- Sydney does not have its own currency.
- Sydney-siders rarely frequent the Opera House nor do they climb the Harbour Bridge on a daily basis.
Fast Forward to 2012..
Despite hearing comments about how amazing Sydney was, it didn’t cut it for me. I just felt like I was missing something. I felt that life in Sydney was highly pretentious for my liking. Under the supervision of my Uncle, I decided to call Melbourne home. I was determined to find myself and make the most of what Melbourne has to offer.
The first month was daunting. I spent the month, touring schools in my area. Eventually, my uncle and aunt didn’t want me to get left behind. I ended up having to re-settle to Minaret College. After sitting some entry tests, I mentally prepared myself for the next 4 years at Minaret College.
I remember my first day just like it happened yesterday. I struggled to walk in my potato-sack thing they called a uniform. I also struggled to wear a headscarf (thanks, Ayisha for helping me fix it on my first day). I guess I was so nervous that I went completely overboard with applying my foundation as well.
In order for me to avoid nightmares, long story short, I hated every single day I spent at Minaret. I honestly felt like I never fit in, even though I tried to make myself look like I was ‘tolerating’ everything. The only way I could find solace at school was to focus on my academic performance. I was determined to study environmental law or just plain environmental science when I graduated high school.
When I graduated from Minaret, I was determined to make a name for myself, study Environmental Science or Law at a prestigious university and make new friends. I imagined myself studying in Sydney or Melbourne, but I never imagined myself relocating to Canberra.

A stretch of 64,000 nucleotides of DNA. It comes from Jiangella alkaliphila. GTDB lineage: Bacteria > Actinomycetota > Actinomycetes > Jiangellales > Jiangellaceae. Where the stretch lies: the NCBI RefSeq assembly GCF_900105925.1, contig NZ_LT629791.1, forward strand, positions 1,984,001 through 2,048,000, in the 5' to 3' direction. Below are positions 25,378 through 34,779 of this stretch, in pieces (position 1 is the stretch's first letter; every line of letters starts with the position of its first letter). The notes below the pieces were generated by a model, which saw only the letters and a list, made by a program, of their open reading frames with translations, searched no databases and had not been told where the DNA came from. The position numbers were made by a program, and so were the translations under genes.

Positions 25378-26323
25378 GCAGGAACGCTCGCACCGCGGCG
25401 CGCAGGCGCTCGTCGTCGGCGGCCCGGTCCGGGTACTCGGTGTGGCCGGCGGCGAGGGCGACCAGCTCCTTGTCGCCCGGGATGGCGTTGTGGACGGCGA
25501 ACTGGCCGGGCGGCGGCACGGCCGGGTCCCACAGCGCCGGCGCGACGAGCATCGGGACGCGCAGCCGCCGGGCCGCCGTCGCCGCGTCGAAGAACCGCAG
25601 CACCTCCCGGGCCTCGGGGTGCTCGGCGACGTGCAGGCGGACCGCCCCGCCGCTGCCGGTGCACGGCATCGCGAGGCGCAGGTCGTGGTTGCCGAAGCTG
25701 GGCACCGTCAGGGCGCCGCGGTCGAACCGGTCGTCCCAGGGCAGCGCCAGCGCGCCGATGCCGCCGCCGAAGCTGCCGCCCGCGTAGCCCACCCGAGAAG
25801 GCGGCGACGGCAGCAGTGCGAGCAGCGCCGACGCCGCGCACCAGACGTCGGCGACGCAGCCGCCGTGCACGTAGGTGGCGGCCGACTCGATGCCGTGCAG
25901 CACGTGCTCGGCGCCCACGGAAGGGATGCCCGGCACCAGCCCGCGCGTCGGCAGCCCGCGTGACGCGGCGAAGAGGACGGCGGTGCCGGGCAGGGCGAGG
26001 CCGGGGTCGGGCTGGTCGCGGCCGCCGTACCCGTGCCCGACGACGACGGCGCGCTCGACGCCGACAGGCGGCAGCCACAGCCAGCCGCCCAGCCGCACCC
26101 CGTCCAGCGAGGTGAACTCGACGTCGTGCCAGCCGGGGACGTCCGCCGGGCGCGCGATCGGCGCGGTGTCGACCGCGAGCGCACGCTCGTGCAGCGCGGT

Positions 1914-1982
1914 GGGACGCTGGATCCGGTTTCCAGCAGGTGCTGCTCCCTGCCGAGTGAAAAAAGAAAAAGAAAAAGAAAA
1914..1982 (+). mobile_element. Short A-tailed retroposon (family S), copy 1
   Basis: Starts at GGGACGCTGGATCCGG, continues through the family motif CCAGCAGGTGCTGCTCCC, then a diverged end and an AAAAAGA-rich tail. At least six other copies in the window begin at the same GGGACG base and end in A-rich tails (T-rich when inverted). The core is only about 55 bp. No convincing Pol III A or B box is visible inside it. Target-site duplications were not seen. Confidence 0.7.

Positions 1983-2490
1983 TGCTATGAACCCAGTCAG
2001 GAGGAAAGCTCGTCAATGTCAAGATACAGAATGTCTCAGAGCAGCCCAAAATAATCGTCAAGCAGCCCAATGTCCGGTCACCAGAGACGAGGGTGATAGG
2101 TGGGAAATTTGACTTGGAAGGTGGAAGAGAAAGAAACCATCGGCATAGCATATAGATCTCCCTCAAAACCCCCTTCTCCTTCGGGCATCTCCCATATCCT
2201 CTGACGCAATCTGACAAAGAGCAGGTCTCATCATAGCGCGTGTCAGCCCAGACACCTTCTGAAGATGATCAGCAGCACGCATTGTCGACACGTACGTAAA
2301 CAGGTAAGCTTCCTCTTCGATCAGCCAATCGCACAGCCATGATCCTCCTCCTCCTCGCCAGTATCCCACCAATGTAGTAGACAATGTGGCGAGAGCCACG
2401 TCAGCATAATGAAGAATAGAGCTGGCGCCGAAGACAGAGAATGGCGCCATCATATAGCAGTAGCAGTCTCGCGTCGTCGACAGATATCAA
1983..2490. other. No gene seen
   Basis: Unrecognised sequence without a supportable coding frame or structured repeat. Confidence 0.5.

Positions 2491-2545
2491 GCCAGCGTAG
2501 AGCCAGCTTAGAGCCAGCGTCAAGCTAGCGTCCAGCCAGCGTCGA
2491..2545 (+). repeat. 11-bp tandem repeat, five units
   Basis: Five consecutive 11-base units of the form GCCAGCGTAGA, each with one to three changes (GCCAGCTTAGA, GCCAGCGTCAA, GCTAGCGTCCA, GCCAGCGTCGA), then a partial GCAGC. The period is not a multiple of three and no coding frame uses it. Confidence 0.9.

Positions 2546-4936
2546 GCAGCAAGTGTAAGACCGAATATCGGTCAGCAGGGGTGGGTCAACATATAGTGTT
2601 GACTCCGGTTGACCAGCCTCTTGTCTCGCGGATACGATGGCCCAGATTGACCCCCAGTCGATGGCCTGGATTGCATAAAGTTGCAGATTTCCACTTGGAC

When people think of Canberra, they immediately associate it with the Parliament House, War Memorial and Questacon. Settling in Canberra was rough. I was finally independent.
Even though I’m ridiculously bored and broke, I’m eternally grateful for my parents for allowing me to have the freedom to ‘explore’. Studying inter-state allowed me to become responsible and independent. It had made me aware of what I wanted to achieve in life, make new friends and find myself as an individual. A major positive, is how amazing my apartment is and how amazing life is once you move out. The negative side is having to feed yourself, do laundry, find employment and pay rent at the end of every month.
So what’s next for Innie? Next year, I will be undertaking field school in Vietnam in the summer and moving to Sweden in second semester where I will be finishing my last year at Stockholm University.
In closing, I urge everyone to aim high and achieve whatever you want in life. Everyone has the capacity to achieve their dreams as long as you put all your love and dedication to it! The only person stopping you from achieving is having a negative mindset and having negative people around you.
To all the dreamers out there, I believe in you.
In typical Hiba Fashion,